HUDSON — With final exams complete and grades handed out, local college students are ending their remote studies without fanfare after a semester interrupted by the coronavirus.
The Columbia-Greene Community College commencement exercises that would have taken place Saturday have been postponed to Nov. 28, when the college hopes large gatherings will once again be permitted.
After consulting with students, the college decided against holding a virtual ceremony.
“The overwhelming response was that our graduates preferred an in-person ceremony, even if postponed,” said C-GCC President Carlee Drummer.
Drummer said the college’s plans remain tentative as public health officials warn of a possible second wave of COVID-19 infections in the fall.
C-GCC student Keegan Deyo said she has not yet reconciled herself to the strange reality of graduating in a pandemic.
“I totally pulled myself out and got my grades up, so that’s disappointing not be be able to celebrate that,” Deyo said.
Deyo, a goalkeeper on the C-GCC women’s soccer team, is transferring to Gannon University in Erie, Pennsylvania, in the fall. But she said she plans to attend the graduation ceremony, which falls just two days after Thanksgiving, when she will be home on break.
The ceremony will be less like a graduation and more like a reunion with friends and classmates, Deyo said.
“It will be cool to see what they are all doing, but it will be weird,” she said.
As fears of COVID-19 transmission intensified, C-GCC cancelled in-person classes on March 13 and moved all coursework online. For many students and professors, the transition to distance learning presented a steep learning curve.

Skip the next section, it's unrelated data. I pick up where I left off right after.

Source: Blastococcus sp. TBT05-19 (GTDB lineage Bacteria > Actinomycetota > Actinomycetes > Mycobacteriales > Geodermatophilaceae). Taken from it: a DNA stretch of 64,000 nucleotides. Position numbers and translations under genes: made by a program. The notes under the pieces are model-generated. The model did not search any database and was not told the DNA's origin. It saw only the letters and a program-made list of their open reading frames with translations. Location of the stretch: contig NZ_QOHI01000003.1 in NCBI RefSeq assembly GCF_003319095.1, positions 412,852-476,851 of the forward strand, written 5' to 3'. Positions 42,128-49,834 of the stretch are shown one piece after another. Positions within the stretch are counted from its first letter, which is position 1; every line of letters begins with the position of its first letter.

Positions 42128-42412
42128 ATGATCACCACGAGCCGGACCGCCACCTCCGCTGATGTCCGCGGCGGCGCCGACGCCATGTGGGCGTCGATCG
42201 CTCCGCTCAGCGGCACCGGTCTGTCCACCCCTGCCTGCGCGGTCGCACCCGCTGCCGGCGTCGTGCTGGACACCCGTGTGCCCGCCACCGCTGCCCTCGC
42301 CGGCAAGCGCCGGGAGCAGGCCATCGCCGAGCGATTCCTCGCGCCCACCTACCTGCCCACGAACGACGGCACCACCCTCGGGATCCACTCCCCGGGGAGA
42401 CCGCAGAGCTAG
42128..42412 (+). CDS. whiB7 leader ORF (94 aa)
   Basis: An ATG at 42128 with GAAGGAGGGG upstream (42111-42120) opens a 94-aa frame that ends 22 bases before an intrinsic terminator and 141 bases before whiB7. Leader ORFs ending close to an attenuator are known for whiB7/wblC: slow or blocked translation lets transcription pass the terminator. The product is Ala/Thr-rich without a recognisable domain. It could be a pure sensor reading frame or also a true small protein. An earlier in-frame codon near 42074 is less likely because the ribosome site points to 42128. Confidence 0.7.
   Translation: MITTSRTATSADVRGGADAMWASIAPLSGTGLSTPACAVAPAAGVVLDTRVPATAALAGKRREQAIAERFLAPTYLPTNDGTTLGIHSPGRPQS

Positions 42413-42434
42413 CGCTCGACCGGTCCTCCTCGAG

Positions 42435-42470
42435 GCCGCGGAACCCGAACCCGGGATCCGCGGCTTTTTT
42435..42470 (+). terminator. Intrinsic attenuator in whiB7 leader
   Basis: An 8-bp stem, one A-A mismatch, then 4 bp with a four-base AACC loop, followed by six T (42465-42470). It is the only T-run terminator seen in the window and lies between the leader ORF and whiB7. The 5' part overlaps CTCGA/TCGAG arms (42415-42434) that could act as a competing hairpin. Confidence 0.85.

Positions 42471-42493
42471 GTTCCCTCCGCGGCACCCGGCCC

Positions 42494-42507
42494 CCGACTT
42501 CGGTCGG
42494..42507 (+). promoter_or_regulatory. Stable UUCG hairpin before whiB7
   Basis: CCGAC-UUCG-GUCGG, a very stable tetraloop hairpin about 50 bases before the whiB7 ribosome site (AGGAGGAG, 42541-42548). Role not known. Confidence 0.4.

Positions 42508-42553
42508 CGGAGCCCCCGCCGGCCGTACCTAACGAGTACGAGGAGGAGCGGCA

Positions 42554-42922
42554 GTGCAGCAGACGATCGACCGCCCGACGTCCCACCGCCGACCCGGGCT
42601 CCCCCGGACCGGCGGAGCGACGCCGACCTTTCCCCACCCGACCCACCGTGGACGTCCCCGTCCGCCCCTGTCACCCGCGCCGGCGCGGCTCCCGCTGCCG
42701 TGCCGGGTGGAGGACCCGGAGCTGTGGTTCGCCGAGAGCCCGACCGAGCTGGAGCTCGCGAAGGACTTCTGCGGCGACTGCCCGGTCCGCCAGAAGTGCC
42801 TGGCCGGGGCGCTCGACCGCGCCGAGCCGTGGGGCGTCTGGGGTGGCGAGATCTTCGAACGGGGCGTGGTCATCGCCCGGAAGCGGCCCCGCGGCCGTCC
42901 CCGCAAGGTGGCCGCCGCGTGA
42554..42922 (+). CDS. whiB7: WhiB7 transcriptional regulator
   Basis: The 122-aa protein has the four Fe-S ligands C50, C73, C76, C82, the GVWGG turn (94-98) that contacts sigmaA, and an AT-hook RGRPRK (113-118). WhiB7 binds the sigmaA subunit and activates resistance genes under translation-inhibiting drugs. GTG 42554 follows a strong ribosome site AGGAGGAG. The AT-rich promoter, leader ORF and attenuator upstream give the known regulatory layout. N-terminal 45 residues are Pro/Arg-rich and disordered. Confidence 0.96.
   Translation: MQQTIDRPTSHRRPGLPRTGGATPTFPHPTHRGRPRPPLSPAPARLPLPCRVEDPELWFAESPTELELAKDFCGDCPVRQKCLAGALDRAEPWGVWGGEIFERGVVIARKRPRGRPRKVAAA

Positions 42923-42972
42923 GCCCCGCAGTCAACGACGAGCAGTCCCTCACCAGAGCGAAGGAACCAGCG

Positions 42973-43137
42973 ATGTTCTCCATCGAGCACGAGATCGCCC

But Drummer said the college tried to take a compassionate approach to helping students through the upheaval, which she called “business as unusual.”
George Timmons, C-GCC’s vice president and dean of academic affairs, put together an academic continuity plan that relaxed some college enrollment policies.
“We had a policy that if you withdrew from your classes for the spring semester, you would have to reapply for the fall semester. We are waiving that for students who have had to drop their classes this spring. They come back in the fall, they will not have to reapply,” Drummer said.
The college is staying connected to students who withdrew or dropped clases.
“We are going to help them re-engage in the summer and fall so they don’t lose momentum,” she said.
The lack of internet in many parts of the Twin Counties hindered some students’ ability to participate in distance learning.
C-GCC promoted internet hotspots located in library parking lots in both counties and put special emphasis on assisting students with disabilities, Drummer said.
The college’s foundation distributed laptops on loan to students who requested assistance, an initiative made possible by funds from an anonymous donor, said C-GCC Foundation Executive Director Joan Koweek.
SUNY also donated 30 computers for student use, according to Jaclyn Stevenson, the college’s director of marketing and communications.
The C-GCC Foundation launched the CoGreene Cares Campaign on May 4 to help students impacted by COVID-19 stay on track to earn their degree or certificate. If the college raises at least $50,000 for its student emergency fund, SUNY will match the donations with money from an anonymous donor.
“We have so many students who have lost jobs and are struggling with paying rent, tuition, car insurance and food, just to name a few obstacles,” said C-GCC Foundation Executive Director Joan Koweek.
Koweek said the college must reach the $50,000 threshold in order to get the matching funds, which will be used to meet a variety of student needs.
“We have been able to help a lot of students and that will continue through the summer,” she said.